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Forum topic by EricW posted 01-06-2009 12:09 AM 32435 views 2 times favorited 13 replies Add to Favorites Watch
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EricW

86 posts in 2206 days


01-06-2009 12:09 AM

Topic tags/keywords: lathe bowls plates turning

has anyone ever made a lathe or know how to make one? Im interesting in turning mostly bowls, and small plates, but i dont really have any money to buy one.
i was thinking i could use a router, because i have two, and mount some sort of lathe chuck thingy to it.. but thats all i got.

whats interesting is that while trying to find cheap lathes to buy, i found a few for about $150.. but they only do a diameter of like 7” and 20” long…
what i really need is a lathe that can turn something like 12” wide and like 7” long.

do they not sell those?
because thats what id probably make, if i ca figure out how.

thanks!
-eric


13 replies so far

View John Gray's profile

John Gray

2370 posts in 2575 days


#1 posted 01-06-2009 12:15 AM

They sell the BIG ones but I’d buy a “small cheap one” and see how I liked turning first. Then if you love it buy the lathe you want, sell the first one to recoup your investment.

-- Only the Shadow knows....................

View cassy's profile

cassy

29 posts in 2722 days


#2 posted 01-06-2009 12:26 AM

Eric dont know if this is big enough but maybe you can try www.manytracks.com/lathe/ – free download how to make a lathe.

-- dave montreal

View ericblazek's profile

ericblazek

6 posts in 2118 days


#3 posted 01-06-2009 12:37 AM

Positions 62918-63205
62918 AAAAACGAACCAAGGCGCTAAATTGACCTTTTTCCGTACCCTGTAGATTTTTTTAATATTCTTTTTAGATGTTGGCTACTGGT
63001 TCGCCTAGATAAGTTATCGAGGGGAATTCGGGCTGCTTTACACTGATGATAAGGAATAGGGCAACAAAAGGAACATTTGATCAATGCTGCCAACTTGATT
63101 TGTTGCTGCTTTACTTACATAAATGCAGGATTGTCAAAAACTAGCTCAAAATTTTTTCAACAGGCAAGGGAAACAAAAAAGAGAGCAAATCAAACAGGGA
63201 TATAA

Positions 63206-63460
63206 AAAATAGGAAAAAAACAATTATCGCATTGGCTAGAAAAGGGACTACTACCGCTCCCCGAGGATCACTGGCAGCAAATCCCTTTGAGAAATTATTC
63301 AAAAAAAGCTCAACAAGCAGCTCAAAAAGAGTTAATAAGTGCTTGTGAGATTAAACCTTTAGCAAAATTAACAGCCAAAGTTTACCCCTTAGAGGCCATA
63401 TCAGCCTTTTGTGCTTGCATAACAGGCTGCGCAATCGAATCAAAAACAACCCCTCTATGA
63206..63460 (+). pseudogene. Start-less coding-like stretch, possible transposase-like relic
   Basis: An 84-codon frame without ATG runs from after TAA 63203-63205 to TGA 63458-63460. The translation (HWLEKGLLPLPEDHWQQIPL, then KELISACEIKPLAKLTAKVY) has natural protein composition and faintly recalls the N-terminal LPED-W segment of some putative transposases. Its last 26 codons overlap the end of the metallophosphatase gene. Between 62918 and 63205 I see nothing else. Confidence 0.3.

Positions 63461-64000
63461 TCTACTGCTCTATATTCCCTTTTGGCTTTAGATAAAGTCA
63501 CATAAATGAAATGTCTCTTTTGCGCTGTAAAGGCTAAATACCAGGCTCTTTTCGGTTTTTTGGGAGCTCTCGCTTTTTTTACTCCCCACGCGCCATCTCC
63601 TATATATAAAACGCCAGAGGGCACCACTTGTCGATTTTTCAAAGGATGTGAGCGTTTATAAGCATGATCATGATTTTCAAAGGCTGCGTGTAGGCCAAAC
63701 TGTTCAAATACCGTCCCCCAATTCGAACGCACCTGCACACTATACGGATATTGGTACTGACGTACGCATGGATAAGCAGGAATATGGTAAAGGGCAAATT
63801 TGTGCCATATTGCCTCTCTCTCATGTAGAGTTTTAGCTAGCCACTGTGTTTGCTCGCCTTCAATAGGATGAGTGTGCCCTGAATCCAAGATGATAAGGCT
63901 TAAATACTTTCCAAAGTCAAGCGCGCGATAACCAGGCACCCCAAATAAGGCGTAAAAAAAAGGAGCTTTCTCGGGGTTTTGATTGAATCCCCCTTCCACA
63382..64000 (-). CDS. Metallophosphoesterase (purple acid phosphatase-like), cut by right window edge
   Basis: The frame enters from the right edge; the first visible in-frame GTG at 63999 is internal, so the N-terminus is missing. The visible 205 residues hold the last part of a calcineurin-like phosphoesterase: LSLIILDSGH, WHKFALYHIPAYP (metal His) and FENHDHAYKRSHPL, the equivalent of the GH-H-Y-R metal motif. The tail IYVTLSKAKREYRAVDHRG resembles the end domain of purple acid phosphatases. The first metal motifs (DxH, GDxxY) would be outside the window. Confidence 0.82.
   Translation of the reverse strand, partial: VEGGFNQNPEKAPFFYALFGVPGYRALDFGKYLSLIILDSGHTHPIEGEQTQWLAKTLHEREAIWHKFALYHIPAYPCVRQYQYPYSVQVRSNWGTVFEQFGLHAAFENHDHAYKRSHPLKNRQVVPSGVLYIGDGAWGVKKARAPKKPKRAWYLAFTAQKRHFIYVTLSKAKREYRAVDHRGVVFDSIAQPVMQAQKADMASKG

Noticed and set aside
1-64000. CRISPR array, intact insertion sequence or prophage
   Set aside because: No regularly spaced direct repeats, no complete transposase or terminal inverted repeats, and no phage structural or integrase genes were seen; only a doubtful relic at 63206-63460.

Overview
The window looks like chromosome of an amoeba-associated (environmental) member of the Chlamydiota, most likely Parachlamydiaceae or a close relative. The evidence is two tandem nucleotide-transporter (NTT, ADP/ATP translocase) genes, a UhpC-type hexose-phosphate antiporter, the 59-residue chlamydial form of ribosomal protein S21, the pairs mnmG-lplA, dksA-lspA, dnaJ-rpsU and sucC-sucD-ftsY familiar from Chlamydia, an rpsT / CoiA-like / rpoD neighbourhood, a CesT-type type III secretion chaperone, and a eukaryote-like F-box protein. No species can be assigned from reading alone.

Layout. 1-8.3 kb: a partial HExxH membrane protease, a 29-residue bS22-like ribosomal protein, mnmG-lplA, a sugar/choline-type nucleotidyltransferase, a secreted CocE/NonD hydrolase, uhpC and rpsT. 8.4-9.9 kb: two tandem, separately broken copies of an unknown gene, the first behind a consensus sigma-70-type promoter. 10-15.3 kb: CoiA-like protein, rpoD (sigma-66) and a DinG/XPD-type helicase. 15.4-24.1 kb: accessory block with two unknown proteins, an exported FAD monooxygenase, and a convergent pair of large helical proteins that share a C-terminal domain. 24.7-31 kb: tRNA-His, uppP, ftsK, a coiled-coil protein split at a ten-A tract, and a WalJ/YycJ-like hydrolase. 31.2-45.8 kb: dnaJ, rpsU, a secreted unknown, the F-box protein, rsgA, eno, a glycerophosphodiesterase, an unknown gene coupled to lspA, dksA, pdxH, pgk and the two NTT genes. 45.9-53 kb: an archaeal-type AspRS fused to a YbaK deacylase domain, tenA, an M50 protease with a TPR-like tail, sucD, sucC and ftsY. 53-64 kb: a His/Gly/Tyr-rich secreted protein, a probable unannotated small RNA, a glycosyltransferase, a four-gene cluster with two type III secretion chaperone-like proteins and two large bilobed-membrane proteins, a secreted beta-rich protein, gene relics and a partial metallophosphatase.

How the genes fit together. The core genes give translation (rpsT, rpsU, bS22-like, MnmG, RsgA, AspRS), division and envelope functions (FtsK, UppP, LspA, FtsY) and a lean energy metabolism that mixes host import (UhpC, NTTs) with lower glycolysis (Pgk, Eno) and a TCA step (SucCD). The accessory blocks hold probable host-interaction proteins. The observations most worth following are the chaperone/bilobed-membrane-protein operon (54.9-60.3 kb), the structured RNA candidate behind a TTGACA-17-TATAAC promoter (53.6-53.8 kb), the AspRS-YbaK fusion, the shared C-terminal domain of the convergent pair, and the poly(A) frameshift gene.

Take a look at http://www.mimf.com/articles/lathe/ for an electric lathe if the treadle one does not suite your taste.

I am in the middle of building one like this, but specifically for bowls. Got a couple of pillow block bearings off eBay for $10 and had a local machine shop thread the end of a 3/4” shaft for like $30 (parts and labor). If you have a motor and some solid lumber laying around, plus a cone pulley also from eBay for another $10, you should have a pretty solid machine for $50 or so.

Anyone made one along these lines ?

-- Eric in Oklahoma

View SteveKorz's profile

SteveKorz

2131 posts in 2404 days


#4 posted 01-06-2009 12:57 AM

I started to make a lathe a couple years ago, from a plan in Shopnotes. I got the base done, but didn’t get the rest finished (it’s on my list of stuff to do, I swear). You may want to search the back issues of Shopnotes to find it. If you can’t find it, shoot me a personal message and I’ll look up my issue for you.

Steve

-- As iron sharpens iron, so one man sharpens another. (Proverbs 27:17) †